Water travels through the inlet end of the regulator and around a fixed seat into the critical flow area. The water then enters into a hollow cylinder called a throttling stem (or T-stem) which is attached to a larger diaphragm near the outlet end. A spring around the throttling stem tends to hold the flow area open, while water pressure acting on the total diaphragm area tries to close it. This duel always ends in a draw with the outlet (or regulated) pressure being determined by the spring’s compressive strength.
What does this mean to you?
Your sprinklers can only pass along what they receive. Give them consistency and they’ll return the favor. Most sprinklers perform best at a specific pressure level, often lower than your in-line pressure. But in-line pressure should be at least 5 psi (0.34 bar) higher than your regulator’s designed outlet pressure.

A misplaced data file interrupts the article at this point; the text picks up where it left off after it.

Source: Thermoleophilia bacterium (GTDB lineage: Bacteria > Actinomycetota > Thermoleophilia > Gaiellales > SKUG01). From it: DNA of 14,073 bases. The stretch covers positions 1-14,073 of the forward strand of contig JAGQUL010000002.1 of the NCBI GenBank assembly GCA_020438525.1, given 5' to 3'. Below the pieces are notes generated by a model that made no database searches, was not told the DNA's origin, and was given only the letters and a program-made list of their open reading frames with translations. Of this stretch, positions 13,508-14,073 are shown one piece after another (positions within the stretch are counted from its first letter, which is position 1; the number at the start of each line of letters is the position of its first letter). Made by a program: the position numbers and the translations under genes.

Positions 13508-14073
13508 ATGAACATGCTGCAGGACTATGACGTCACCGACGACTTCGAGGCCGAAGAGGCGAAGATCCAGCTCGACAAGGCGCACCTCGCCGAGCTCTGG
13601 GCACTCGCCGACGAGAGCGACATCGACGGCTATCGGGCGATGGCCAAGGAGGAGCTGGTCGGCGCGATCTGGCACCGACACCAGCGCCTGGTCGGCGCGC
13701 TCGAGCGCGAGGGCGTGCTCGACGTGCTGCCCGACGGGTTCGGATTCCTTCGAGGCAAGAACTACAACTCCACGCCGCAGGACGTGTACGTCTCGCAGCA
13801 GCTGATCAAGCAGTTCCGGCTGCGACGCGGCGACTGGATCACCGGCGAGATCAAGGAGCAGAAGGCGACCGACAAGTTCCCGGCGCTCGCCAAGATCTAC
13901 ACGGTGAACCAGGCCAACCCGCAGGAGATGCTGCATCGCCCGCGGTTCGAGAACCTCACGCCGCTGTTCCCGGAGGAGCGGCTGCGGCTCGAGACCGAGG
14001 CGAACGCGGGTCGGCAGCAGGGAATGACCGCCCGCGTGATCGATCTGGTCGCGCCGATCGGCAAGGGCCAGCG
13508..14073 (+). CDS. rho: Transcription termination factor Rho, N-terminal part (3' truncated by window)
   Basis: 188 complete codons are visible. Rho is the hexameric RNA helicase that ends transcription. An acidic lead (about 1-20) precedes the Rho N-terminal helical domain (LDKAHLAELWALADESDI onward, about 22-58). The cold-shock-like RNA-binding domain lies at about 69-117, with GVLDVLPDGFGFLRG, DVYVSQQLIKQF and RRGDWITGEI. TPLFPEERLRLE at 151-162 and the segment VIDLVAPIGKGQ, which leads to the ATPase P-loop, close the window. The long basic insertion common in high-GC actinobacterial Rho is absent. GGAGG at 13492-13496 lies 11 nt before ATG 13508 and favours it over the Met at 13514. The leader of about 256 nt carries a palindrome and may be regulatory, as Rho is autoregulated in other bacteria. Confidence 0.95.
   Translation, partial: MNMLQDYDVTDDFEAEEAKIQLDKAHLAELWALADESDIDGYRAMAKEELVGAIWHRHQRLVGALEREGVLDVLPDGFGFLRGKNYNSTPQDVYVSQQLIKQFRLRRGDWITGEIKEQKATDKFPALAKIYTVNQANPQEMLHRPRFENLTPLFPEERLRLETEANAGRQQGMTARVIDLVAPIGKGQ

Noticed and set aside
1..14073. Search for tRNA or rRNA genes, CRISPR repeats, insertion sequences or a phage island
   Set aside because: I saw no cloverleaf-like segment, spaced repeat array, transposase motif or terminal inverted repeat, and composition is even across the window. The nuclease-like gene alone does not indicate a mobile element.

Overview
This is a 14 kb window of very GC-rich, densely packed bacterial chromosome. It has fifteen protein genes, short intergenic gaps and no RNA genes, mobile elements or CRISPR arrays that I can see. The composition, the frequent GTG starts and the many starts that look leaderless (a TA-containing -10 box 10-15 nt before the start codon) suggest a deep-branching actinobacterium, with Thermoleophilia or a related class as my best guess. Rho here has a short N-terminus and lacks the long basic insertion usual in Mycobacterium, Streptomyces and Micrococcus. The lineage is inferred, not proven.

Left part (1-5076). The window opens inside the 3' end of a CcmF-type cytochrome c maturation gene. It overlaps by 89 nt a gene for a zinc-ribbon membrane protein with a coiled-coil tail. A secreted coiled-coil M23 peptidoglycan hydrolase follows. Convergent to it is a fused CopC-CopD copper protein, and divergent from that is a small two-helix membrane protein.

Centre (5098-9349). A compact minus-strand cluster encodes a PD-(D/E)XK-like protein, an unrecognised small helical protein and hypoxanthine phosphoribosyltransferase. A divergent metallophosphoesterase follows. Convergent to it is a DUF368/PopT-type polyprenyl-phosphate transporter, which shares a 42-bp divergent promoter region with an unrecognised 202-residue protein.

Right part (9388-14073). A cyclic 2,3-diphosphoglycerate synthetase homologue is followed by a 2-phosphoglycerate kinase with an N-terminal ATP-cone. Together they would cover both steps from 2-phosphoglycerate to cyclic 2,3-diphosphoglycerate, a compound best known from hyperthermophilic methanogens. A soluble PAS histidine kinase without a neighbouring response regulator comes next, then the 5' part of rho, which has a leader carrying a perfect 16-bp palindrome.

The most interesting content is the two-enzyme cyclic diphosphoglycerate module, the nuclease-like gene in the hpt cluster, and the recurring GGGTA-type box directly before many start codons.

A regulator’s design and the materials used to manufacture it greatly impact its accuracy. Be sure to choose the regulator model that best fits the flow and pressure required for your application.
Senninger introduced the first quality in-line pressure regulator to the irrigation industry in 1966. Our regulators are 100% water-tested for accuracy and have a two-year warranty on materials, workmanship, and performance.